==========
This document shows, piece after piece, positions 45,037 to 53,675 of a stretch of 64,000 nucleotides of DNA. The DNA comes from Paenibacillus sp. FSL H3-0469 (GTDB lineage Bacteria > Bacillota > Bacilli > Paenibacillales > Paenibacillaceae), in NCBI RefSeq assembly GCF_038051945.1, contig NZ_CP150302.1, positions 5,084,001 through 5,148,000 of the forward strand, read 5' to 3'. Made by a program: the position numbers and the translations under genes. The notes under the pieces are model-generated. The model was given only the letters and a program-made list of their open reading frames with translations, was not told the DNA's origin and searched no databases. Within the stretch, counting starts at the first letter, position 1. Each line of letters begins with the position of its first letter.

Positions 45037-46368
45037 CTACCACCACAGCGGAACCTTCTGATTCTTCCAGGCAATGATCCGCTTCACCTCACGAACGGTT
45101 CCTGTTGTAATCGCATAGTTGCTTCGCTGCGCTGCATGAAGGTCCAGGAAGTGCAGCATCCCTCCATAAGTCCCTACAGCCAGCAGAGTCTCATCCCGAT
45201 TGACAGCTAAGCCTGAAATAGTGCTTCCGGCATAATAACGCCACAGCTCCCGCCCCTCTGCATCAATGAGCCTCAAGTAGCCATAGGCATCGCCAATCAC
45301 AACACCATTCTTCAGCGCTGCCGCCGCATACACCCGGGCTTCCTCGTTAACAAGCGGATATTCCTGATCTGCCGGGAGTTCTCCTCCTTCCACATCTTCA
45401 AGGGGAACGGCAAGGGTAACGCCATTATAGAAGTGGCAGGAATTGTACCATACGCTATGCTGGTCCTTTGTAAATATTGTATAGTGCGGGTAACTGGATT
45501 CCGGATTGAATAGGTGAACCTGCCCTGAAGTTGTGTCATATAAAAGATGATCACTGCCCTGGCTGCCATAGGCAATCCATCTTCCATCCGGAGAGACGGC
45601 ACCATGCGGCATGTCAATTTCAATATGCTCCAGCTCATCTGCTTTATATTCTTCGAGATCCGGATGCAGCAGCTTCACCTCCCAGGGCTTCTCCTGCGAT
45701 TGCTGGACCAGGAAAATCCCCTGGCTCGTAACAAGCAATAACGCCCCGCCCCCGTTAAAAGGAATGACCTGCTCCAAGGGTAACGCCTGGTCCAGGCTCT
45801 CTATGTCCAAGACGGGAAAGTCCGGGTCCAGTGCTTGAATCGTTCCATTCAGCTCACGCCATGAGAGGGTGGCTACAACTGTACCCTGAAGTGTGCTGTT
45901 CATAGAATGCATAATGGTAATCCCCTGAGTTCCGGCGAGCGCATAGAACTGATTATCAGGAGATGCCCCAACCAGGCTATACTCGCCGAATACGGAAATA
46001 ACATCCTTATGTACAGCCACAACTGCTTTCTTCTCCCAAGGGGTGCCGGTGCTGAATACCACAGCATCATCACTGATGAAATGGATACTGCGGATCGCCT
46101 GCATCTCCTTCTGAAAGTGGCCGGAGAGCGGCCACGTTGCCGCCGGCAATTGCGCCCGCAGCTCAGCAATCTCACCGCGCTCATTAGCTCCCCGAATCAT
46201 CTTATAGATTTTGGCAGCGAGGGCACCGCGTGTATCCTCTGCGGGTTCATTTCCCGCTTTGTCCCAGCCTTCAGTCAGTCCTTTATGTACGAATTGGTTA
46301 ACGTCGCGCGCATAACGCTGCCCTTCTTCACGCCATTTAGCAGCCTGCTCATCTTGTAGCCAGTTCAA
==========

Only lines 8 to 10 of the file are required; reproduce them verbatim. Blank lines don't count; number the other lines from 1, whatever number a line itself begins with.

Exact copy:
45501 CCGGATTGAATAGGTGAACCTGCCCTGAAGTTGTGTCATATAAAAGATGATCACTGCCCTGGCTGCCATAGGCAATCCATCTTCCATCCGGAGAGACGGC
45601 ACCATGCGGCATGTCAATTTCAATATGCTCCAGCTCATCTGCTTTATATTCTTCGAGATCCGGATGCAGCAGCTTCACCTCCCAGGGCTTCTCCTGCGAT
45701 TGCTGGACCAGGAAAATCCCCTGGCTCGTAACAAGCAATAACGCCCCGCCCCCGTTAAAAGGAATGACCTGCTCCAAGGGTAACGCCTGGTCCAGGCTCT